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Editor's Desk - March 2013

Spring Marches Along, Just Like Always


"If winter comes, can spring be far behind?"      — Percy Bysshe Shelley

In February, it finally started snowing around here. And now, not only is it finally snowing, but it's finally staying cold long enough for the snow to stick around. For new snow to cover old snow.

Of course, this means that most of my acquaintances are now complaining about how winter is so never-ending. How February is so long and drab. Cabin fever has taken hold, and no one wants it to be winter anymore. February is the shortest month, and March brings spring, but with snow on the ground and in the forecast, no one seems to remember it.

At the same time, I've seen early signs of spring's impending arrival—out on my walks through the forest preserves and outside my window at home. There are the cardinals, who've begun calling as soon as the sun hits the tops of the trees in the morning. They sound like some sort of videogame kamikaze pilots out there. As the sun rises a bit higher, they're joined by the red-bellied woodpeckers, which nest in the tree out back. Speaking of the sun, have you noticed? It's definitely staying up longer. Even though the reversal begins in late December, it's not until February that I really notice the lengthening of the days.

In a couple of weeks, I'll start watching out for winter aconite, which is the first flower to pop open in my yard. Of course, one warm sunny day is usually enough to do it in. Winter aconite likes it cold. Along the river, I've seen a couple of wood ducks, which don't usually arrive until March, but have put in an early appearance. And it's just a matter of time before the sandhill cranes perform the annual fly-by—way up high and making a racket.

And then, it'll be time to clear out the garden and start putting in the early veggies—peas and lettuce, radishes and so on.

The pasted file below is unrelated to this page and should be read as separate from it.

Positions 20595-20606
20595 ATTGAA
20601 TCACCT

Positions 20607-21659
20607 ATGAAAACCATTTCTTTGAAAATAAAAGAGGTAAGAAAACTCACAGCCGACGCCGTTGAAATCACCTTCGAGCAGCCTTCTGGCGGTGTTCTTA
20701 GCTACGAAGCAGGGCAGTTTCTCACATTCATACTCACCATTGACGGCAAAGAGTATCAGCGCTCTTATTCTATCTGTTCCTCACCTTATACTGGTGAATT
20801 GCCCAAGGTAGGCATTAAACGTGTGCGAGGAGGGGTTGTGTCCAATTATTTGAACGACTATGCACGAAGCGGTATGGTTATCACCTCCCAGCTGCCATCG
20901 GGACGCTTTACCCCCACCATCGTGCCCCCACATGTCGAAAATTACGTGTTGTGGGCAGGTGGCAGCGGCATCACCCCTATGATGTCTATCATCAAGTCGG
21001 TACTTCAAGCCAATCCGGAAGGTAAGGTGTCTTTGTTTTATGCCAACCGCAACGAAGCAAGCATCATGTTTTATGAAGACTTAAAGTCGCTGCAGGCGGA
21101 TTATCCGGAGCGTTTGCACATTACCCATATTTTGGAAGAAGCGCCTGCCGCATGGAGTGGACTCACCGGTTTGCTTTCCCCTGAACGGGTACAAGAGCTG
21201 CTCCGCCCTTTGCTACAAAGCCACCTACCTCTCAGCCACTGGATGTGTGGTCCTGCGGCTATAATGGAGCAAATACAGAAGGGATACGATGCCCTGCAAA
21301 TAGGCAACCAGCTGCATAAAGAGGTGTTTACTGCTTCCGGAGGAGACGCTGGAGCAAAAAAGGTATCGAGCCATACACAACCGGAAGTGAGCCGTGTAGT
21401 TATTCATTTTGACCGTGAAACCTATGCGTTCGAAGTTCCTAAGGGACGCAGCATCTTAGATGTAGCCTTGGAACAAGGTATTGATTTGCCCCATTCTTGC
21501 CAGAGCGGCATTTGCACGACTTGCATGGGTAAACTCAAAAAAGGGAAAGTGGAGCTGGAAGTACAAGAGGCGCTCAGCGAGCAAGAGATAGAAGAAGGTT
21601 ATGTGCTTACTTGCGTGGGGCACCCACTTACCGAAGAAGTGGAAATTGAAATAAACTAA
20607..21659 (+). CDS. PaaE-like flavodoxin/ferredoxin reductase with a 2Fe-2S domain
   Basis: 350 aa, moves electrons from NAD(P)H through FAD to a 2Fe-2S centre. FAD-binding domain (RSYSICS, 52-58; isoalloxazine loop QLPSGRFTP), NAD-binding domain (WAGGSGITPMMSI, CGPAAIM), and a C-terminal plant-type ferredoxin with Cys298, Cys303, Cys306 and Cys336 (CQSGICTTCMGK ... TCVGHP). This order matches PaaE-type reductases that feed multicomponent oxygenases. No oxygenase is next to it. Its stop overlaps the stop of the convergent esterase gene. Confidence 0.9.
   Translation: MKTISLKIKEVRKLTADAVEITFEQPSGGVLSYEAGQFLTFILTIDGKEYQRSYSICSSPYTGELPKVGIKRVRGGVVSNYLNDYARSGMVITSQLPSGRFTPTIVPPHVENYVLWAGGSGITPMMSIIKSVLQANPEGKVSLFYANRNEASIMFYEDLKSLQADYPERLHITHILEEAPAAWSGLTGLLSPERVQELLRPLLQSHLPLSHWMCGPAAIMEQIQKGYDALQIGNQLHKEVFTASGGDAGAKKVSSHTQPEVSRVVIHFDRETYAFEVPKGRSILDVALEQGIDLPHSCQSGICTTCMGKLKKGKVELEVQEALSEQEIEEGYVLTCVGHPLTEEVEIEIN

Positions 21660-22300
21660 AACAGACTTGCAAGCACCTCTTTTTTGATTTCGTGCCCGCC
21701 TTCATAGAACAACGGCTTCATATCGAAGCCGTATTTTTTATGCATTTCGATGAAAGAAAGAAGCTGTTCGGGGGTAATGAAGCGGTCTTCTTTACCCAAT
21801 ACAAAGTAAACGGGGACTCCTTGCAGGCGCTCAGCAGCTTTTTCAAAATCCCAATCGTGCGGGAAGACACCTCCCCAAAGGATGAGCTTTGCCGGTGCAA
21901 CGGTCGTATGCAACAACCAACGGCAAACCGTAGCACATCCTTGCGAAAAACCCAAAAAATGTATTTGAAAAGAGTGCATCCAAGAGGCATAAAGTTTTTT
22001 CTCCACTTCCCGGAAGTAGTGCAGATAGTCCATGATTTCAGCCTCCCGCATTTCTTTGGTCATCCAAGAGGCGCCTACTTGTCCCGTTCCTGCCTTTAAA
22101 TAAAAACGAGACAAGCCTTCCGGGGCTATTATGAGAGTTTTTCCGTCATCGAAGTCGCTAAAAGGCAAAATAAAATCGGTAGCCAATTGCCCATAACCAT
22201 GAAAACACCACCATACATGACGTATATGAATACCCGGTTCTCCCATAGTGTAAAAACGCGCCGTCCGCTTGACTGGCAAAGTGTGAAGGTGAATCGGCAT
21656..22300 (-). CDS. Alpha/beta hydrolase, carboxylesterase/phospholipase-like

Spring also brings new programs and events to the community—via parks and schools, health clubs and Ys. Every recreation, sports and fitness facility has its own ways of celebrating spring, whether it's the park-district-run community garden plots that suddenly burst with activity, or the baseball diamond where the crack of a bat on a ball is one of the happiest sounds of the year. Fun runs, festivals, Easter bunny breakfasts—the list goes on and on.

At the same time, just as the garden needs clearing out and tending in the early spring, spring can be a time for tending your facilities. As the weather warms, many facility managers will begin to implement plans for facelifts and renovations, for new construction and installation of new equipment. Winter gives most of us a chance to rest and let things roll, but once spring's arrived, work picks up—the maintenance of buildings and park sites, the tending of sports fields, the attention required to get aquatic centers up and running again in time for the summer season.

This month, we've got a handful of stories that will help you manage your facilities no matter what the season is, from a focus on new trends in climbing walls (see page 16) to the best ways to handle risk management (see page 24). And if you've got programming on your mind, check out our features on out-of-the-ordinary sports (pickleball, anyone?—turn to page 20) and best practices in planning day trips (see page 28).

No matter the weather—and no matter how many times it still plans to snow—spring will arrive. It always does. And summer will be hard on its heels. Isn't it great to know that some things remain predictable as ever?

Cheers!

Emily Tipping
Editorial Director,
Recreation Management

emily@recmanagement.com




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